A fungal nail infection appears when a fungus attacks the fingernails, toenails, and even the skin underneath the nails. Fungi may attack the nails by way of small cuts on the skin that surround the nail and in that space between the nail and the nail bed. This may not cause a problem when you are physically healthy. It’s another story when you have diabetes or a weak immune system. Then a nail fungal infection becomes a problem.
Causes of a Nail Fungal Infection
Fungal nail infections may be caused by different types of fungi, yeasts, and molds. The most common cause of nail infections are fungi that belong to the group called dermatophytes. These fungi also cause jock itch, ringworm, and athlete’s foot.
Fungi grow in a dark, warm, and moist environment. It can easily be spread from one person to another. It is possible for you to incur nail fungal infections by walking barefoot in public areas like swimming pools and locker rooms and also by sharing personal items like nail clippers and towels.
Symptoms of a Nail Fungal Infection
A nail fungal infection may cause a nail to become white, yellow, green, or brown. The nail may also become thicker and harder to trim. In some cases, it can make the nail brittle or crumbly. The nail may also separate from the skin under it. It may cause discomfort and pain when walking or even just wearing shoes. When left untreated, the infection may become worse and cause permanent damage to the nail bed.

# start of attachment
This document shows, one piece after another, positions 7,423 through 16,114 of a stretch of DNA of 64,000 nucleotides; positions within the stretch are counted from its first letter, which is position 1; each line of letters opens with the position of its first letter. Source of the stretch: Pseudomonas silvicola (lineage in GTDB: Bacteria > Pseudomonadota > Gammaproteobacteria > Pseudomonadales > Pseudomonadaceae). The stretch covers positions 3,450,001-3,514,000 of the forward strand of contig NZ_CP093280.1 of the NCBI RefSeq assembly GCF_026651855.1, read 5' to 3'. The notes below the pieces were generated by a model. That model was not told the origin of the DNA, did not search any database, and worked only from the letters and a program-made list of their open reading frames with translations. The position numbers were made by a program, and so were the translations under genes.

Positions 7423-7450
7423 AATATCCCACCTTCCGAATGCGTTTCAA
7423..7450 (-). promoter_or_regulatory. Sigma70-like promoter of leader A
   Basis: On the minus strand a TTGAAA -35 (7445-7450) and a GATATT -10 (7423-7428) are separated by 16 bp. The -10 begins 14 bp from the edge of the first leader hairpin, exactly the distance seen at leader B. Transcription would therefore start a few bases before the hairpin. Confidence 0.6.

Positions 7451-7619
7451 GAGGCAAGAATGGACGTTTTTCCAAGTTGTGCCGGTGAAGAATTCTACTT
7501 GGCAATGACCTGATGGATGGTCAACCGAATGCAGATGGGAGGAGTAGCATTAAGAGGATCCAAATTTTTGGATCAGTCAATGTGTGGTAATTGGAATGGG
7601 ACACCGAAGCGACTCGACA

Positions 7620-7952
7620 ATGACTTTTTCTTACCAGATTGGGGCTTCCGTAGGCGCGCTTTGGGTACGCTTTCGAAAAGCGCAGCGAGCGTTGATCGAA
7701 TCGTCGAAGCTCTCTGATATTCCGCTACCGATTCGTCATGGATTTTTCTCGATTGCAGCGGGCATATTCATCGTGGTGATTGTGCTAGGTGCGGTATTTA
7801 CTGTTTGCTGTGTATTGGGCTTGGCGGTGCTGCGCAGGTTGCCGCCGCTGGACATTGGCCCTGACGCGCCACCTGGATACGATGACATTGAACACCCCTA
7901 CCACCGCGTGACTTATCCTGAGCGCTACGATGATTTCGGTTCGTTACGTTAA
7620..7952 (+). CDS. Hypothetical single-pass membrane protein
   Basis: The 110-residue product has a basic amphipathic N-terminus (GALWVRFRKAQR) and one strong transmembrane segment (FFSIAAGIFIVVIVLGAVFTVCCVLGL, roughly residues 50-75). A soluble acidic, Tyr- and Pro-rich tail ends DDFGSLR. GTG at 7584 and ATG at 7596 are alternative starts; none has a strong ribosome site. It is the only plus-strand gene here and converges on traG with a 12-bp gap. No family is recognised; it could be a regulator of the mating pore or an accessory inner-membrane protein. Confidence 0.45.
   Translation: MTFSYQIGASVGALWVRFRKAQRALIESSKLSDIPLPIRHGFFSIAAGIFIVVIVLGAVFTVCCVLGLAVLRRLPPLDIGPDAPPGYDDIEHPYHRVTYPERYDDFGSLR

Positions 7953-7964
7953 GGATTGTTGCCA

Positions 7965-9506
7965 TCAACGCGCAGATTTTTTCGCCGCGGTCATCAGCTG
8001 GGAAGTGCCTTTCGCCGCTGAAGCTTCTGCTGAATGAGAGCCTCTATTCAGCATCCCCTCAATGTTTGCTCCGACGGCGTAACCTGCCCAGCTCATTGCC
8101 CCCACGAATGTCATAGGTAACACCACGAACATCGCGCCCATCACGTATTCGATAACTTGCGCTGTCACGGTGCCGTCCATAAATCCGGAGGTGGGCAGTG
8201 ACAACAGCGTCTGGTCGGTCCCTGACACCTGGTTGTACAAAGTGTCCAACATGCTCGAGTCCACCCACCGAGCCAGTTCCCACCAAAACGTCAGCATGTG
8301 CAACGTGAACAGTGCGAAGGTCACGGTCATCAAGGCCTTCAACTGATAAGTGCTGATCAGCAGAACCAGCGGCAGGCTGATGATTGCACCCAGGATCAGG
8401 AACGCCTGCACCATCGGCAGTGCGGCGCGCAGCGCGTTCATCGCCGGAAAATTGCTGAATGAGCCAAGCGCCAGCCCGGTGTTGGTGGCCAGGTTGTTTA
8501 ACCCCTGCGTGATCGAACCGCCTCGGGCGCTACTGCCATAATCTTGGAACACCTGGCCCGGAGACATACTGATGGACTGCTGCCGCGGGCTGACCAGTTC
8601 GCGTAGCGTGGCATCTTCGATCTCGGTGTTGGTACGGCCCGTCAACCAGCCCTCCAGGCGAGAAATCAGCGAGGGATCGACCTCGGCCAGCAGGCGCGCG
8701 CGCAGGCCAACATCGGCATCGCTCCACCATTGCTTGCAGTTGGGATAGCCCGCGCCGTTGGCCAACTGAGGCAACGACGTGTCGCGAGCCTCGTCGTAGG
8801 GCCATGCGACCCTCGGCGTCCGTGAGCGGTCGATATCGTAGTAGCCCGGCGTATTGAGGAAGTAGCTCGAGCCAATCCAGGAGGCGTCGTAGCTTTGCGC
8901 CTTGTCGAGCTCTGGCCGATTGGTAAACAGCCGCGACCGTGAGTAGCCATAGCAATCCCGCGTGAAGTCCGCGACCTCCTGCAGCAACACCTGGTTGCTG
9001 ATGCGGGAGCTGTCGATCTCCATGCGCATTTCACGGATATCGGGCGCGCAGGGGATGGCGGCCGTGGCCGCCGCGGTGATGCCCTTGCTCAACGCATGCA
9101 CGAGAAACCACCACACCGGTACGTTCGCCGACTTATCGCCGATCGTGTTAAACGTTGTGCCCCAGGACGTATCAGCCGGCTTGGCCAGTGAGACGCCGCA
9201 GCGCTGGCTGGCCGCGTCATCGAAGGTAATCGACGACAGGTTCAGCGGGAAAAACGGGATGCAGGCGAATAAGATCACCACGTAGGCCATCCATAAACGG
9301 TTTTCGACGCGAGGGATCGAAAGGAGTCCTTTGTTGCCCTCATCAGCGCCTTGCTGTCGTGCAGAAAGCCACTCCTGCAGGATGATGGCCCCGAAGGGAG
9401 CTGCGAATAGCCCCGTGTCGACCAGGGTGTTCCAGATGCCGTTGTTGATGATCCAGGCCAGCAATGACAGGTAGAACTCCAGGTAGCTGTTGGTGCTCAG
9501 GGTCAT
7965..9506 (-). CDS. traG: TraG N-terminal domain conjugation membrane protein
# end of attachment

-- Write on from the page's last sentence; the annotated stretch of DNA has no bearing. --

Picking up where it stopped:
Treating a Nail Fungal Infection
You may treat a nail fungal infection using nonprescription topical nail fungus treatment like cream, nail lacquer, or lotion. The doctor may also prescribe a more potent medication in the form of antifungal tablets. You may have to take this medication for weeks up to a year. It may be necessary to see your doctor a couple of times while taking this to prevent serious side effects.
7As an Antimicrobial
Tansy has been observed to possess antimicrobial activity against gram-negative and gram-positive bacteria to some degree. These microorganisms include Escherichia coli, Bacillus subtilis, Pseudomonas aeruginosa, C. tropicalis, and Candida krusei. Tansy aerial plants have been observed to have anti-HSV activity. Its aqueous extracts help inactivate encephalitis virus, but this may induce resistance to such virus among infected mice.